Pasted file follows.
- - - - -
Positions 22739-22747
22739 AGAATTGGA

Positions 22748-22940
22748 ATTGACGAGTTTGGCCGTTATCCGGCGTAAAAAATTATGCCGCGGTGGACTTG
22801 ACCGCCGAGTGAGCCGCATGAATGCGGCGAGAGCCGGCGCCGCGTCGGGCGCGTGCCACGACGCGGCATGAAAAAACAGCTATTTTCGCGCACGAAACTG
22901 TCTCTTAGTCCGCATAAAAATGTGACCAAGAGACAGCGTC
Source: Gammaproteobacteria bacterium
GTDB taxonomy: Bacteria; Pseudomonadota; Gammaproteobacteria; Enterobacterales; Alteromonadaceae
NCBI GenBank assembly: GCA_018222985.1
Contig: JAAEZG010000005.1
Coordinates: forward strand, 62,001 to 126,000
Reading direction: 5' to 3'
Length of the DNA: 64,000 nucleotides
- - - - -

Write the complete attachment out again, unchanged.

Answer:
Positions 22739-22747
22739 AGAATTGGA

Positions 22748-22940
22748 ATTGACGAGTTTGGCCGTTATCCGGCGTAAAAAATTATGCCGCGGTGGACTTG
22801 ACCGCCGAGTGAGCCGCATGAATGCGGCGAGAGCCGGCGCCGCGTCGGGCGCGTGCCACGACGCGGCATGAAAAAACAGCTATTTTCGCGCACGAAACTG
22901 TCTCTTAGTCCGCATAAAAATGTGACCAAGAGACAGCGTC
Source: Gammaproteobacteria bacterium
GTDB taxonomy: Bacteria; Pseudomonadota; Gammaproteobacteria; Enterobacterales; Alteromonadaceae
NCBI GenBank assembly: GCA_018222985.1
Contig: JAAEZG010000005.1
Coordinates: forward strand, 62,001 to 126,000
Reading direction: 5' to 3'
Length of the DNA: 64,000 nucleotides